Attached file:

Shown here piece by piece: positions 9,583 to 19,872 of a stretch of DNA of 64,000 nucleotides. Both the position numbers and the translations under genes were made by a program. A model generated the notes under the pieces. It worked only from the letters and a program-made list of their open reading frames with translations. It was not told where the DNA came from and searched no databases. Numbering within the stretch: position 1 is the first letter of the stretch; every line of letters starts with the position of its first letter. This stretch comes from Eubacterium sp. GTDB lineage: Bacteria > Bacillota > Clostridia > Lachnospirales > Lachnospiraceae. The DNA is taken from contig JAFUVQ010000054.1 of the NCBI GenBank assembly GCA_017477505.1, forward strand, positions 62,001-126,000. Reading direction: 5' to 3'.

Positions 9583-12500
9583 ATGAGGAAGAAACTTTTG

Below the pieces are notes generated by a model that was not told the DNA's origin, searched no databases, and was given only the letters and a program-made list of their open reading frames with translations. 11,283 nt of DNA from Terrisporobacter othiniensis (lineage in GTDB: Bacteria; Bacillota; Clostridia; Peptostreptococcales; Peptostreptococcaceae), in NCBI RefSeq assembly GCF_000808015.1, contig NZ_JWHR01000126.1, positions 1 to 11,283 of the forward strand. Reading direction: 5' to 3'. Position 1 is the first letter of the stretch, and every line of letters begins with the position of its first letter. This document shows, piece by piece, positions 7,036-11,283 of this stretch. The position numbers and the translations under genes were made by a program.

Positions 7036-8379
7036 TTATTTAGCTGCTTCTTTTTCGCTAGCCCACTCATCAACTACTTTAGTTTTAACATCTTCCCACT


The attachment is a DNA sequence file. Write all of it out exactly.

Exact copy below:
Shown here piece by piece: positions 9,583 to 19,872 of a stretch of DNA of 64,000 nucleotides. Both the position numbers and the translations under genes were made by a program. A model generated the notes under the pieces. It worked only from the letters and a program-made list of their open reading frames with translations. It was not told where the DNA came from and searched no databases. Numbering within the stretch: position 1 is the first letter of the stretch; every line of letters starts with the position of its first letter. This stretch comes from Eubacterium sp. GTDB lineage: Bacteria > Bacillota > Clostridia > Lachnospirales > Lachnospiraceae. The DNA is taken from contig JAFUVQ010000054.1 of the NCBI GenBank assembly GCA_017477505.1, forward strand, positions 62,001-126,000. Reading direction: 5' to 3'.

Positions 9583-12500
9583 ATGAGGAAGAAACTTTTG

Below the pieces are notes generated by a model that was not told the DNA's origin, searched no databases, and was given only the letters and a program-made list of their open reading frames with translations. 11,283 nt of DNA from Terrisporobacter othiniensis (lineage in GTDB: Bacteria; Bacillota; Clostridia; Peptostreptococcales; Peptostreptococcaceae), in NCBI RefSeq assembly GCF_000808015.1, contig NZ_JWHR01000126.1, positions 1 to 11,283 of the forward strand. Reading direction: 5' to 3'. Position 1 is the first letter of the stretch, and every line of letters begins with the position of its first letter. This document shows, piece by piece, positions 7,036-11,283 of this stretch. The position numbers and the translations under genes were made by a program.

Positions 7036-8379
7036 TTATTTAGCTGCTTCTTTTTCGCTAGCCCACTCATCAACTACTTTAGTTTTAACATCTTCCCACT